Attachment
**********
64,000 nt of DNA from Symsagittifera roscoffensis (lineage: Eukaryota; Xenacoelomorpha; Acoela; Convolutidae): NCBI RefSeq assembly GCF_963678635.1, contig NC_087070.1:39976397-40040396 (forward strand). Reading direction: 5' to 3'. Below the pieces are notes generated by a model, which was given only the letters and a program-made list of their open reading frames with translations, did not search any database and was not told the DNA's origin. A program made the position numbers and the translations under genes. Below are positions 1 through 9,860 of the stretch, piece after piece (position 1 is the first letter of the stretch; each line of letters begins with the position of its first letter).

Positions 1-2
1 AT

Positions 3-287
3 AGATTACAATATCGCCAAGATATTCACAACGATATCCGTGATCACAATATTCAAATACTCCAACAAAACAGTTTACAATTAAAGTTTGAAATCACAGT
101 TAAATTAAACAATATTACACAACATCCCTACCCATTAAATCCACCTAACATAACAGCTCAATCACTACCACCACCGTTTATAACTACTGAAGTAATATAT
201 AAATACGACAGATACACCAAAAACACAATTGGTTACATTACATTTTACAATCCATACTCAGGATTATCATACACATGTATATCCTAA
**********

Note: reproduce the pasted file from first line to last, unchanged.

64,000 nt of DNA from Symsagittifera roscoffensis (lineage: Eukaryota; Xenacoelomorpha; Acoela; Convolutidae): NCBI RefSeq assembly GCF_963678635.1, contig NC_087070.1:39976397-40040396 (forward strand). Reading direction: 5' to 3'. Below the pieces are notes generated by a model, which was given only the letters and a program-made list of their open reading frames with translations, did not search any database and was not told the DNA's origin. A program made the position numbers and the translations under genes. Below are positions 1 through 9,860 of the stretch, piece after piece (position 1 is the first letter of the stretch; each line of letters begins with the position of its first letter).

Positions 1-2
1 AT

Positions 3-287
3 AGATTACAATATCGCCAAGATATTCACAACGATATCCGTGATCACAATATTCAAATACTCCAACAAAACAGTTTACAATTAAAGTTTGAAATCACAGT
101 TAAATTAAACAATATTACACAACATCCCTACCCATTAAATCCACCTAACATAACAGCTCAATCACTACCACCACCGTTTATAACTACTGAAGTAATATAT
201 AAATACGACAGATACACCAAAAACACAATTGGTTACATTACATTTTACAATCCATACTCAGGATTATCATACACATGTATATCCTAA